So in perusing the interwebs this morning I read a post on JiuJiu‘s blog about a female who visited another academy and was asked to sit because she was the only girl in the class….
My initial reaction is “well that’s messed up.”
But now I mainly want to know why- why were these guys uncomfortable training with a female? Was this a weird fluke, or is this the norm for the academy? I would hope it was a fluke-tThe presence of women in a school is a sign of a healthy academy, for the most part (of course there are exceptions to the rule, but for the most part this holds true across the board) and not that anyone asked, but I would say the owner or primary instructor of the academy should talk to their guys about training with females. You can’t control who is going to walk through your door, or what gender they will be, but no one is helping to make a co-ed environment if you are given the opportunity to include a minority into your academy, and then you exclude said minority.
I dunno, those are just my thoughts. What do you guys think about this situation? Comment here or on JiuJiu’s blog, otherwise, have a great day everyone!
Well, not just any pants, my Under Armour compression capri pants that I like to wear in competition. It’s not really the end of the world, I have other capri workout pants like them, but that particular pair fit the best, and (I would never admit this to the other pairs…if they were, you know, animate objects) they are my favorite.
And I can’t find them. And it’s starting to irk me, enough to write a blog post about it.
Have you ever had a favorite piece of clothing or gear that you like to train and compete with, and then you seem to lose? Isn’t it kind of annoying?
Feel free to share your story, otherwise have a great day everyone!
First and foremost, congratulations to Janni Larsson on winning gold at the WPJJC!
Ok, now onto Hogwarts. Apparently some Harry Potter fans banded together and made the University of Phoenix equivalent of Hogwarts.
That’s right, friends. You can take online courses in Herbology, Charms, Potions and more, courtesy of the folks over at HogwartsisHere.com.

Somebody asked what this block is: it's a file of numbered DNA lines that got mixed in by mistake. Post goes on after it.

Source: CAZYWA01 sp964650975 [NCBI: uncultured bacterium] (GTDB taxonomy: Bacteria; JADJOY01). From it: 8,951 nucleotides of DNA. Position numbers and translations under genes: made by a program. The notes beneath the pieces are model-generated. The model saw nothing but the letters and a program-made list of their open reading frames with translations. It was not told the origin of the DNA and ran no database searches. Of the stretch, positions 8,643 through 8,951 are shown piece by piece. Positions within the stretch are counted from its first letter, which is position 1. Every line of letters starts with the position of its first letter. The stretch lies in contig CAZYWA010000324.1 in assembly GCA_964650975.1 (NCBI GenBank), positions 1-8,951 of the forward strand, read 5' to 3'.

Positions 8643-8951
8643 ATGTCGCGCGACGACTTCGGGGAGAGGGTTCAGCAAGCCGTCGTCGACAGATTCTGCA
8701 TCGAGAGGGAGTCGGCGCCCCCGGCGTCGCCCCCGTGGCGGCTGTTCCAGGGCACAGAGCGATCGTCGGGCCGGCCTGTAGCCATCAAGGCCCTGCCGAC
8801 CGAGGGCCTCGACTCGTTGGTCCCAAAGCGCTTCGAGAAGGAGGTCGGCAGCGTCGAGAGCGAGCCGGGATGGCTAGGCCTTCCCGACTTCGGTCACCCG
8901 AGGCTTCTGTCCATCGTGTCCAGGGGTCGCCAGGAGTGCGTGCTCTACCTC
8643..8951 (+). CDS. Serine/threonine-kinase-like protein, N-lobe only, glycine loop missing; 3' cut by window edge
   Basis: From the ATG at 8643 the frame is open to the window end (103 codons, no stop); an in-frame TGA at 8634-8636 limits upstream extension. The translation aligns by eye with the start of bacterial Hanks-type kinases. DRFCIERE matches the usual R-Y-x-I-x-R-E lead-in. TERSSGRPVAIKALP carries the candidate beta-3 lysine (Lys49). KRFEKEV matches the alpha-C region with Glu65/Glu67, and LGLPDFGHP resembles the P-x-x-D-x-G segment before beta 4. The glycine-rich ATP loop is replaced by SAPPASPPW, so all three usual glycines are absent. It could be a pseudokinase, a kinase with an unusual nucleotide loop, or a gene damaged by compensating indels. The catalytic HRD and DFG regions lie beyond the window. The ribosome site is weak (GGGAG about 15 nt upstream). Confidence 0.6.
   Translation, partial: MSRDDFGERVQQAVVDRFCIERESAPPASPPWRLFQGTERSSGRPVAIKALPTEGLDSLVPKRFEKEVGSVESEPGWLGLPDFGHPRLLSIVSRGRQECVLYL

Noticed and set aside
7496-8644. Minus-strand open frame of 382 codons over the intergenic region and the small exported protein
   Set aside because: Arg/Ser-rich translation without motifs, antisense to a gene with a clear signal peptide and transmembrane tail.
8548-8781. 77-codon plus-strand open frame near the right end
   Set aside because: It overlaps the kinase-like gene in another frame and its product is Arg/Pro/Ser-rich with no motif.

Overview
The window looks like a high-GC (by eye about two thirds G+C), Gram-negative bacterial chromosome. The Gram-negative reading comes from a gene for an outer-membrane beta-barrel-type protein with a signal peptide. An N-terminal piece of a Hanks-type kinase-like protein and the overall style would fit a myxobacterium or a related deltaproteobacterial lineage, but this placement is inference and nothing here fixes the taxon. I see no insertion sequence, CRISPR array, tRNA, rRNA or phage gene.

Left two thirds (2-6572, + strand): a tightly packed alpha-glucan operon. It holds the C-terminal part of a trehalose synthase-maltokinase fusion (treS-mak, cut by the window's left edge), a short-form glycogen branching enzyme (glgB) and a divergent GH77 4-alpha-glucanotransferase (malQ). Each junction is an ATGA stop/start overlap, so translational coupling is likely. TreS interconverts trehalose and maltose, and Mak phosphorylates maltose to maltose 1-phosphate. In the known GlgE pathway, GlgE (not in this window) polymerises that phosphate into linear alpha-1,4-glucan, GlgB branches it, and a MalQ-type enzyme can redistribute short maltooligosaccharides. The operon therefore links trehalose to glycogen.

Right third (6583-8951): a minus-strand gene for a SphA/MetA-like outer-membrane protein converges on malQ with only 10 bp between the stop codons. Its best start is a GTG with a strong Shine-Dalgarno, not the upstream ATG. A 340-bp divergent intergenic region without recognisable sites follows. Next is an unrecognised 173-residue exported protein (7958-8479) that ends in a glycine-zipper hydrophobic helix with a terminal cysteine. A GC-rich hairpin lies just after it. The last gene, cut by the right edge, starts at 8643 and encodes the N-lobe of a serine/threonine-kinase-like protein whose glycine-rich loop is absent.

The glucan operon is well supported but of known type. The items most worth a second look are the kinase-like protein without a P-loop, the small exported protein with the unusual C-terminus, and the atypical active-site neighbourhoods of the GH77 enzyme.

I really haven’t gotten into the material itself, but you can pick your house (no Sorting Hat, sorry), peruse the wares over in Diagon Alley, and I’m sure other cool stuff I just haven’t gotten to yet.
If this is the sort of thing you are also into, check it out and let me know what you think- and let me know what your user name is so we can link up!
Happy Hump Day everyone! Sorry, my brain is a little slow this morning, so this is going to be a pretty short post.
As far as I can tell from my Facebook feed the WPJJC (World Pro Jiu Jitsu Championships) happened last night in Abu Dhabi. I’m assuming there was a video stream for the event: did anyone happen to watch the matches?
Let me know- otherwise, have a great day everyone!
Shark Girl had a good point in her blog post, about bjj suffering from a man, or specifically “bro”, problem- referring to this article in the NY times about the technology community and their own issue with alienating females in the field.
Fortunately we don’t really have this problem in our academy: everyone, man or woman, is treated with respect and we all share our enthusiasm and drive for learning and improving in the sport. And I am aware that I am probably pretty lucky to be in this situation: there are always going to be jerks in the world- guys who make lewd comments about how they want to be in some girl’s triangle or whatever.